Monday, August 29, 2011

poetry snapshots: david cooke






WORK HORSES




The clanking compound of the brewery

where my dad did shifts, whenever

work was slack on the buildings,

is buried now somewhere

beneath the panels of the multi-storey

car park and the chat that drifts across

from the cappuccino pavement.



Born to a scant inheritance

of rushy Sligo acres, my dad was bred

like his brothers to follow the work,

sending remittances home

from London, Reading, and Philadelphia –

for worklessness

would have been their defining shame.



And somewhere in the grainy hinterland

of just remembered childhood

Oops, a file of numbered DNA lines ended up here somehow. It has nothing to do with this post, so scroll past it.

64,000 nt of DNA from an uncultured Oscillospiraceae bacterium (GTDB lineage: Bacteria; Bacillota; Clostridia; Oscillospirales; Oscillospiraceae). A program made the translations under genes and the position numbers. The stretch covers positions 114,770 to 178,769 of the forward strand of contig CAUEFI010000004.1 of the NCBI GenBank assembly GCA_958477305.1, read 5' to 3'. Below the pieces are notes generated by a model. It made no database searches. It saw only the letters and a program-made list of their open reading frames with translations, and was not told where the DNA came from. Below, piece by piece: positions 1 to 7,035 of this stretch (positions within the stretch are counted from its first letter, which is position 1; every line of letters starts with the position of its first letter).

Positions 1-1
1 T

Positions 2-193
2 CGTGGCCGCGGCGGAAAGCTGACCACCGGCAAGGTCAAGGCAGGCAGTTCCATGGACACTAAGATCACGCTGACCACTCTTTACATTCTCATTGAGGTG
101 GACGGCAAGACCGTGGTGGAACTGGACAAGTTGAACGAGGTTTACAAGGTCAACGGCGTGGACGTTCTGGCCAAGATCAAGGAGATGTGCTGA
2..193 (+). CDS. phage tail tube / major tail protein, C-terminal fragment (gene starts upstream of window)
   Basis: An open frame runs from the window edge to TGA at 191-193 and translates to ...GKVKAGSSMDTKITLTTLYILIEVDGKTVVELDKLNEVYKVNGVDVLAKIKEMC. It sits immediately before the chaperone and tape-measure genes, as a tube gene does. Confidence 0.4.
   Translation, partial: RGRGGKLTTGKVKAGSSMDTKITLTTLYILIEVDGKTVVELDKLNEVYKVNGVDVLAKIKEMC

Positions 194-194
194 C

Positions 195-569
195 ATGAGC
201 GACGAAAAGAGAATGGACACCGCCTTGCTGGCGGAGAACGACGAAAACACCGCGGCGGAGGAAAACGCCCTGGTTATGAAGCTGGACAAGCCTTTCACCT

I am watching a drayman

as he guides heraldic, towering horses

through a time-thinned stream of traffic.

Their sinews barely tensed,

they go unfussed about their business.







David Cooke won a Gregory Award in 1977 and published Brueghel’s Dancers in 1984, but stopped writing for twenty years. His poems and reviews have appeared or are forthcoming in numerous journals such as Agenda, The Bow Wow Shop, Critical Quarterly, Cyphers, The Frogmore Papers, The Irish Press, The London Magazine, The North, Orbis, Other Poetry, Poetry Ireland Review, Poetry London, Poetry Salzburg Review, The Reader, The SHOp, Stand, Staple, and The Use of English. His retrospective collection, In the Distance, has just been published by Night Publishing and a further collection, Work Horses will be published by Ward Wood Publishing in 2012.






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